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Ministry for the Environment

In 2010, the Ministry for the Environment produced the report Preparing for future flooding: a guide for local government in New Zealand. This guidance is based on a risk-based approach to flooding, using similar principles to those outlined in this toolbox. In particular, the guide provides an overview of the risk assessment process, including:

  • Rating the level of consequences from a flood (from significant to catastrophic);
  • Rating the likelihood of a specific flood event occurring (rare to almost certain); and
  • Assigning a risk level, given both the consequences and likelihood (low to extreme).

The above approach reflects the risk-based approach presented in this toolbox, in that, the consequences are determined before the likelihood (with the same quantitative descriptors). A risk level is then assigned. Levels of risk are categorised from low to extreme, which for this toolbox is classified on whether a level of risk is acceptable, tolerable or intolerable. In the examples provided in the MfE guidance, the levels of risk (low to extreme) could be converted to acceptable, tolerable and intolerable levels of risk.

An example of a consequence table is presented, which includes social (public safety and community disruption), cultural, economic (local economy and growth; lifelines), and environment. This table has a similar format to the consequence table in this toolbox, with similar consequence categories and quantitative descriptions for public safety/health and safety. The consequence table in this toolbox goes further than the MfE example (Table 1 below) by including quantitative descriptors that allow for a measure of consequence.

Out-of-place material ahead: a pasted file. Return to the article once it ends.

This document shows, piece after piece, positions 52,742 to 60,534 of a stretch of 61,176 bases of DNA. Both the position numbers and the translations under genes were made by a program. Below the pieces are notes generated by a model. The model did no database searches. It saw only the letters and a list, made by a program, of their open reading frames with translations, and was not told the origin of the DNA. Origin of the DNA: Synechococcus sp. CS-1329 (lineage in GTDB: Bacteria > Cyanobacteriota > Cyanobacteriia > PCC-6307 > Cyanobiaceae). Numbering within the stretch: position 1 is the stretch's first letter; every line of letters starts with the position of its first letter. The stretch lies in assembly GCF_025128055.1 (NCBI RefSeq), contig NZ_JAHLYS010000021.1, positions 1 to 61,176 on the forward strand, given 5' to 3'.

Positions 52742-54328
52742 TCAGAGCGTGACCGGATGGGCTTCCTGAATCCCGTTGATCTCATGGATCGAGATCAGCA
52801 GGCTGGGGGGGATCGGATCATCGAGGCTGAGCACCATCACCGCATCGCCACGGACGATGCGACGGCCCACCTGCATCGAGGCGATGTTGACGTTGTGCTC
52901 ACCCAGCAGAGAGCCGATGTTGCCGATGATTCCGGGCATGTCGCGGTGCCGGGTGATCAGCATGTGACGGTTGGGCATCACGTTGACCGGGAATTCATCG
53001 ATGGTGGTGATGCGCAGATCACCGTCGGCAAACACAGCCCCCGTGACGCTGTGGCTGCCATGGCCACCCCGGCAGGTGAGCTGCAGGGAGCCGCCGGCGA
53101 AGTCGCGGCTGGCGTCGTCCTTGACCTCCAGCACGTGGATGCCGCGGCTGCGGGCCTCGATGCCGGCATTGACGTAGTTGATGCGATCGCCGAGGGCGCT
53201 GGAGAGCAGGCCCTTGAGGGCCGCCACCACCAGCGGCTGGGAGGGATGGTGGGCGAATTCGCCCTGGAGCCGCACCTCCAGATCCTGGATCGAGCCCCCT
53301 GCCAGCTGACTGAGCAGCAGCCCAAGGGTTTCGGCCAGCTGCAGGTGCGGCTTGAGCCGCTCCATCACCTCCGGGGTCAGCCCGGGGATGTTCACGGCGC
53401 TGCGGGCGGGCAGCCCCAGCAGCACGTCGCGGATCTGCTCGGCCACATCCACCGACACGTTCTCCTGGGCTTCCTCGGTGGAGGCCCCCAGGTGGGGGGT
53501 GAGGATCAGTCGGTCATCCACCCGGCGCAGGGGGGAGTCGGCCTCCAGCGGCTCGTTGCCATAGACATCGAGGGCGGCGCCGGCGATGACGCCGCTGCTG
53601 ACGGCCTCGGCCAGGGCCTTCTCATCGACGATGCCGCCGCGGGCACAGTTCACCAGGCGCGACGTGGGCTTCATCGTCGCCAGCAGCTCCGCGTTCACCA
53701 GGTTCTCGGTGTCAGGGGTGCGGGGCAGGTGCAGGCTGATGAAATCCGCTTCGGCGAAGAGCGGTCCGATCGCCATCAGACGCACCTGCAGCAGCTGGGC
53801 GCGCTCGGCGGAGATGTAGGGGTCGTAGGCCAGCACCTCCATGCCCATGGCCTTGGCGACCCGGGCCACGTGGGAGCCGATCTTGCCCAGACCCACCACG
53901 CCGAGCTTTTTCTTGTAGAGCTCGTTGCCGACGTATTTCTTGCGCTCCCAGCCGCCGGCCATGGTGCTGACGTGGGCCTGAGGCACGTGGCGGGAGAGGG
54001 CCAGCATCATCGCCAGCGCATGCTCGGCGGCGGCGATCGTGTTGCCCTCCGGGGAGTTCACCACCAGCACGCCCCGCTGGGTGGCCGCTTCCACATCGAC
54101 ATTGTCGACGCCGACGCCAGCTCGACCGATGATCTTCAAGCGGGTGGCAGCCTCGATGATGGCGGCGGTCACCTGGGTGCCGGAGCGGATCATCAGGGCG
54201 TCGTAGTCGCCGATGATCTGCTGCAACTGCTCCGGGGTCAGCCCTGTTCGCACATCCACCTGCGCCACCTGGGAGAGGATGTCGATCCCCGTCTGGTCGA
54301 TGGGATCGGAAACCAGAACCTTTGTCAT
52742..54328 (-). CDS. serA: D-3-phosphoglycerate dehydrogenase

An example of a likelihood table (Table 2 below) is provided for a flood occurring within a given time horizon. The results are shown as a percentage, which can then be converted into a likelihood rating (Table 3 below). The advantage of the table is that by providing percentages for a number of flood recurrence intervals across a range of time frames, the final likelihood rating can be more accurately specified.

A risk level is then assigned using a matrix (Table 4 below), using the qualitative descriptors low, moderate, high, extreme.

While this MfE example differs slightly from that presented in this toolbox, it does show a very similar framework and process.

Table 1: An example of consequence ratings
Table 2: Likelihood of the flood occurring within a given time horizon
Table 3: Flood risk likelihood ratings
Table 4: AA risk assignment matrix for setting the level of risk, based on likelihood and consequence